CINCINNATI -- As she sealed off a portion of the court transcript from Ray Tensing's retrial, Judge Leslie Ghiz argued that she did so as "community unrest pulsate(d) through a city with a history of racial strife" and publicizing the transcripts could endanger Tensing's right to a third fair trial.
Tensing, a white former officer of the University of Cincinnati Police Department, shot and killed motorist Sam DuBose, who was black, during a traffic stop in 2015. He has been tried twice for murder and voluntary manslaughter in connection to the shooting; both juries became hopelessly deadlocked and failed to reach a verdict.
Hamilton County Prosecutor Joe Deters will decide this month whether or not to try Tensing a third time.
It was in the interest of that hypothetical third trial that Ghiz said she sealed the transcripts of two questions the retrial jury asked the court during their deliberation.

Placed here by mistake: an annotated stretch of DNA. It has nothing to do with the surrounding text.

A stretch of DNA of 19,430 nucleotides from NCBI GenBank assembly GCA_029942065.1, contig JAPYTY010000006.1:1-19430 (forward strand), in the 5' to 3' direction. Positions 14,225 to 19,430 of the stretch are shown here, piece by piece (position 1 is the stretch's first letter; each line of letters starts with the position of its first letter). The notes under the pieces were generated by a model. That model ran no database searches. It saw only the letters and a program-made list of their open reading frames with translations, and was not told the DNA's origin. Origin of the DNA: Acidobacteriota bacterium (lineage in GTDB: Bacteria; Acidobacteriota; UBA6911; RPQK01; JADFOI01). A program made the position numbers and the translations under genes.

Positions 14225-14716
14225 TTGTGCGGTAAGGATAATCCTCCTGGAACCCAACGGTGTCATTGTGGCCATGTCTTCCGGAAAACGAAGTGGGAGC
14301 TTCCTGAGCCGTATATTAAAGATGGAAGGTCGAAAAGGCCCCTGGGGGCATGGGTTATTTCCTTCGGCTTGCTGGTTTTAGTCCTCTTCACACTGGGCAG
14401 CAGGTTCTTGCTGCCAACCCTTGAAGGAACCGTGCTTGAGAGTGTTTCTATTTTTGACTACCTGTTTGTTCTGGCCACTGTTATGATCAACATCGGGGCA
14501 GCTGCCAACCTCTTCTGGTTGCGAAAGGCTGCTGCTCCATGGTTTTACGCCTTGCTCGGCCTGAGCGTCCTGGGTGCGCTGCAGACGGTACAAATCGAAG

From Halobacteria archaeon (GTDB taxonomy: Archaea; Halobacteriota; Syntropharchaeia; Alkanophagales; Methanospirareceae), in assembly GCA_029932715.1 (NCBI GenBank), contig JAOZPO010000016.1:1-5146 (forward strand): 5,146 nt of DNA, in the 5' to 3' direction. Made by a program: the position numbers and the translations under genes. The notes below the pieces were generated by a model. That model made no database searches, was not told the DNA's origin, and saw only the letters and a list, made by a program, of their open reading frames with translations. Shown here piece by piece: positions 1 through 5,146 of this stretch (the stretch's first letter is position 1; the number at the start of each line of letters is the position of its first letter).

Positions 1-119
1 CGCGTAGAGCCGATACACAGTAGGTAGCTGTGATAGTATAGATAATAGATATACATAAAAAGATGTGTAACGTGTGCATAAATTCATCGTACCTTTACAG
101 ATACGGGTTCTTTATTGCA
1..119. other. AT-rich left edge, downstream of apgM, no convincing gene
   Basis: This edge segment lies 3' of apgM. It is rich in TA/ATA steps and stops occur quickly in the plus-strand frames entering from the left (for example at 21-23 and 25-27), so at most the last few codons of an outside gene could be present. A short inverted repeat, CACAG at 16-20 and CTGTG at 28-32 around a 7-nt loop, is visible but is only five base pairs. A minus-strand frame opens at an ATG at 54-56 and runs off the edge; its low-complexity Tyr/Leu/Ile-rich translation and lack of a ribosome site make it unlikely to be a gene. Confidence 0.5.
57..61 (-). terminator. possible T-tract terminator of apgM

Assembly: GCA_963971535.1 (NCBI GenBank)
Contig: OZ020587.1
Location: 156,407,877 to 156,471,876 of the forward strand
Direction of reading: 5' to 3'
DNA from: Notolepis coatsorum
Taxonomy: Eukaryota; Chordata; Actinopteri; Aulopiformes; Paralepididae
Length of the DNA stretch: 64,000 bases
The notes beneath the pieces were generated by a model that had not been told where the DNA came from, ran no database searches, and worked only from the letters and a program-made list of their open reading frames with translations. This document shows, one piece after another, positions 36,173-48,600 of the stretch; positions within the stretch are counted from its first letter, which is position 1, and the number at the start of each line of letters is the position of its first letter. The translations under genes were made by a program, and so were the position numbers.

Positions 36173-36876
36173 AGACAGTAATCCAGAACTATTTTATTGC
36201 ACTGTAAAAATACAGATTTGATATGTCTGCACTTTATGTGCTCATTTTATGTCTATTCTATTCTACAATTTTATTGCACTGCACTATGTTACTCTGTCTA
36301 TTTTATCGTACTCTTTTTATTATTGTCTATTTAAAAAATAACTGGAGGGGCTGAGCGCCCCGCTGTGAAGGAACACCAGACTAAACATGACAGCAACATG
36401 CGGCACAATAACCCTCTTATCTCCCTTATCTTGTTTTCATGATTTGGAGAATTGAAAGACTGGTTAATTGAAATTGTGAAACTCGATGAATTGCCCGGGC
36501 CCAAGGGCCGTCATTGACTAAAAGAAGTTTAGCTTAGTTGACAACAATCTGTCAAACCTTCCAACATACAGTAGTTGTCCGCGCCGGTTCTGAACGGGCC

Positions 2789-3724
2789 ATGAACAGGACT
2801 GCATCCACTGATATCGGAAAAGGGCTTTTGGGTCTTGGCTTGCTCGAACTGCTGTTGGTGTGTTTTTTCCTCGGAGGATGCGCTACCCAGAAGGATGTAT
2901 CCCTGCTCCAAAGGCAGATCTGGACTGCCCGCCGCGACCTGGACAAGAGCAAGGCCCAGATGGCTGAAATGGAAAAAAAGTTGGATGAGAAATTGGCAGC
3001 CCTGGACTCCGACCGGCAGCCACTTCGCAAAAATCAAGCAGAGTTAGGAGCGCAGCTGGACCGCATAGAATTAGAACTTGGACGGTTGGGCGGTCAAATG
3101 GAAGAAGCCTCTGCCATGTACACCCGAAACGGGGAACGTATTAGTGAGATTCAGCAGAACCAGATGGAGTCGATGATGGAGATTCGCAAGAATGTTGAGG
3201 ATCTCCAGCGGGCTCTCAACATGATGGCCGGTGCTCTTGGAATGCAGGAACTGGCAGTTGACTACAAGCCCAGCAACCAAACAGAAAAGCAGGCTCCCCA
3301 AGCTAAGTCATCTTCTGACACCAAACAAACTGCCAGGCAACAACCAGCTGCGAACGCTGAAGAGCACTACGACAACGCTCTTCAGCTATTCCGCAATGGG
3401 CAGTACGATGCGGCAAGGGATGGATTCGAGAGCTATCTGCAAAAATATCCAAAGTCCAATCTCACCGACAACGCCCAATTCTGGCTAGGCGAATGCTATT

She argued that making those questions public would create more analysis and further polarization of opinions about the case in Hamilton County, making it more difficult to find impartial jurors in the future.
"Publication of the jury questions …. would invariably lead to analysis or the expression of opinions on the jury and the case based on less than complete information, which could taint prospective jurors," Ghiz wrote.
DuBose's death in 2015 occurred amid a rash of highly publicized incidents in which black men -- many of them unarmed -- died at the hands of police officers, and race has figured prominently into discussion of the case. Tensing was wearing a Confederate flag T-shirt under his uniform when the shooting occurred.
The local "history of racial strife" to which Ghiz referred stretches back nearly 20 years. In 2001, a Cincinnati police officer shot and killed a 19-year-old black man, Timothy Thomas, during an attempted arrest over accumulated misdemeanor charges. Like DuBose, Thomas was unarmed. The incidents that ended both their lives began with traffic violations.
Outrage over Thomas' death culminated in large-scale civil unrest, boycotts of downtown businesses and comprehensive reforms to policing practices in the city of Cincinnati. Cincinnati Police Chief Eliot Isaac has frequently reiterated that Tensing was a university officer, not a city officer, at the time of the incident.